Purim and Pesach 5774 :: “Speak Up”
Purim and Pesach are two passion plays. Identity-making, child-oriented, and G-d-centered. Purim’s story is publicly chanted, while Pesach’s is re-recited in the home. They are historical events but intended to be life-sustaining within today’s Jewish context. Creativity is employed. Salvation from the jaws of near-destruction seems to be the common underlying theme. What is our individual role here? It is to be the Tzadik Ha’Ivri (the righteous Jew) or the Tzadeikah Ha’Ivriah in the king’s court, the Chacham or the Chachamah in the family constellation. To recognize our people’s way forward. To stand above the fray and engage in honest dialogue, not to fritter away the collective opportunity to converse for meaning and advancement. This is the secret essence of this season, and it lasts beyond the holidays: in all experiences we have the privilege of elevating speech. Stand above but with one caveat: stand among others and not apart. Esther is chided by Mordechai: “do not pretend that you will be spared the same fate as our people.” The wicked son sitting aloof disarms the proceeding of the Haggadah. The whole construct can readily tumble. We pray our children avoid cheap cynicism. Attitude either builds or brings ruin, so delicately precious is the work of conversation among us.
Hasidic masters say it sagely: People alert to their mirror-image tricks. We point out in others what we recognize in ourselves and say: “You can’t fool me.” The rabbis know we use guise and guile cloaked as cleverness and charm when we aim to fool others. In the end, we make fools of ourselves. After all, we are reclining before G-d at our seder table. The rabbis brook nothing but sincerity, genuinity. All we present to G-d is our bestfound truth, what we have realized to date.
Be wary also of the one person who dominates a crowd. These people overtalk their allotted space and time. There is a neurosis there. Sense the intention of pretense, of tension. They might lace the silence with the hidden phrase “listen to me.” It is not uncommon for the storyteller to arrogate with narishkeit, shamelessly without aplomb. Our raconteur uses us as a foil, not with honor but in the belief that there is little we could add to their topic. This is a person who only teaches, unwilling to learn. Breath feels foreshortened when others are not allowed to speak in paragraph. It’s best to tune out quietly in the face of such insecurity, such cheapening of language; there is no growth, no dialogue without multi-contribution. Tzadikim will never agree to such tomfoolery. They remain silent. Conversation must risk and dare with any possible outcome; the collective script is yet to be written. If chochmah is pursued, it stretches majestically heaven-bound. After all, is this not the purpose of words, of language: the pursuit of wisdom in consensus of community?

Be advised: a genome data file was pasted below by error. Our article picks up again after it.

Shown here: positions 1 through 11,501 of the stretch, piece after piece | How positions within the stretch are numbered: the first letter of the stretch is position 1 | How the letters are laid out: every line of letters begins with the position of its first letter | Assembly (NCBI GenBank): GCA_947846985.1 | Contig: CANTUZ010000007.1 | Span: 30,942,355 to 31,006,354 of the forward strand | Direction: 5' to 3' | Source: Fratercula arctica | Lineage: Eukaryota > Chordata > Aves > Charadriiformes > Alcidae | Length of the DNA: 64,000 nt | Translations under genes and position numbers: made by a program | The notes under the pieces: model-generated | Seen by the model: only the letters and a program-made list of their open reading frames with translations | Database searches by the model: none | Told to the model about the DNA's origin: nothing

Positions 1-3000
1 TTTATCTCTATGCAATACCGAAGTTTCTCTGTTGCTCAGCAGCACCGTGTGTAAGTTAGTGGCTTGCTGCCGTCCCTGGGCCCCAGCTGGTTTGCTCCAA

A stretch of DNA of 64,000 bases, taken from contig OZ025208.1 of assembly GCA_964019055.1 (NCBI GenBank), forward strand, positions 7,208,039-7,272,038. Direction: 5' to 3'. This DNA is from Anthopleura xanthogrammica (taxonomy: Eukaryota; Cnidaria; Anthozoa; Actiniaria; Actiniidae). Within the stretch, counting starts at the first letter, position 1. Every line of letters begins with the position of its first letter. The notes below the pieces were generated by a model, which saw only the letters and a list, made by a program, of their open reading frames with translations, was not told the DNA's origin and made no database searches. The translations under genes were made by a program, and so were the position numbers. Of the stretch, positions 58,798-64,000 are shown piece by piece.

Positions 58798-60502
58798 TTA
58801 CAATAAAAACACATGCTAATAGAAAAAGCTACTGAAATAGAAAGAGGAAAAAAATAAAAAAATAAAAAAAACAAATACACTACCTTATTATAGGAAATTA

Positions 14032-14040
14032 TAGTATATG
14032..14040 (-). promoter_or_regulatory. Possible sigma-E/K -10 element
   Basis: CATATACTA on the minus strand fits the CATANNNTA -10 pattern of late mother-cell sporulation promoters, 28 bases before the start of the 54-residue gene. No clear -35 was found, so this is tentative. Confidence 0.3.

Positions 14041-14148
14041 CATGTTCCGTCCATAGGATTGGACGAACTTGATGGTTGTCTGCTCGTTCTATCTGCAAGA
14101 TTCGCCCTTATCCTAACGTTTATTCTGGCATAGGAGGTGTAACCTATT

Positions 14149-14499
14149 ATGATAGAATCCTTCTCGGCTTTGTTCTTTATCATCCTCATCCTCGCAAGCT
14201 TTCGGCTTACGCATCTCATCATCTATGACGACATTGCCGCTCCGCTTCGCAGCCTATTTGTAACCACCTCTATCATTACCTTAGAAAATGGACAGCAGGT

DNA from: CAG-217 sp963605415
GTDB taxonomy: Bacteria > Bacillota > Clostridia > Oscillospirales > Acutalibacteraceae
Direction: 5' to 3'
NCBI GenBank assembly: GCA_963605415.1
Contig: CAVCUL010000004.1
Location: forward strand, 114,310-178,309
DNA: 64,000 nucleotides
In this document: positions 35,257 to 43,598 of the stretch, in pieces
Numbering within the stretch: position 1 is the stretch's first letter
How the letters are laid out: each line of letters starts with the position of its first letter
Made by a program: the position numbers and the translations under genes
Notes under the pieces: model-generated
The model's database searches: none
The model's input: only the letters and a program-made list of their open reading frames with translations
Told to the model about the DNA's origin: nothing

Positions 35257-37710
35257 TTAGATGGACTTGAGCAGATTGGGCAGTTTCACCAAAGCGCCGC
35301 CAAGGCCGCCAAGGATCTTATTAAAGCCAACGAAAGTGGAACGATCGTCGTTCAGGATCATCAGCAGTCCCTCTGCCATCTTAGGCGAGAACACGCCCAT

Do not judge the dialogue. Leave it alone. All our experiences are written out and placed before us, before G-d. For example, ketonet passim – the coat of many colors – contains the anagram Tanach m’Yosef, the Bible as culled through Yosef’s receiving it. Each of us ought to see our own character within the Biblical narrative. Yosef’s appellation is HaTzadik. He developed himself in the manner of his father. Yaakov Avinu pursued his own quest to know G-d through truth. Esav Harasha was a ruffian, Yaakov regal. Yosef honored his father by emulating him.
We are creatures of G-d, though many have lost their royal presentation. Yosef lost his garb, but not his noble comportment. When Yosef’s brothers presented the coat of many colors dipped in ram’s blood to their father Yaakov, they said to him in unison: “Do you recognize this?” Yaakov cried woefully but inwardly he held his peace. What he recognized now was his children’s ruse, and this he soul-searched within himself: “did my deeds and misdeeds spawn such connivance?”
We humans are masters of the cover-up. Tzadikim have the courage to expose this. They understand that those who dominate the airwaves feel a need to do so, perhaps because they had been snuffed from speech in childhood. We, however, must teach and be taught to be soft with one another. G-d is the true judge of each. Stand before the Aibishter yourself. Present your humility. Only your poorly-wrought pure will do. This is your work of a lifetime, and mine. Moshe Rabbeinu is the Jewish model of that quest. Shabbat, at home with family, is the given setting for our holy exploration.
Life is a mirror of what we strive for. G-d is in our history and we want to be chosen toward the future. This is the religious interplay of humans with the divine. May the upcoming holidays, Purim and Pesach, bring a glorious pride of achievement within your family. May the dialogue among you be honorific and uplifting. May love emanate from you and radiate to-and-fro in everlasting imprimatur to Father, Mother, and G-d, your Creators. Amen. May the holiday script bring out a clearer understanding of where you once were, and may you go further into a better unknown. Amen Sela.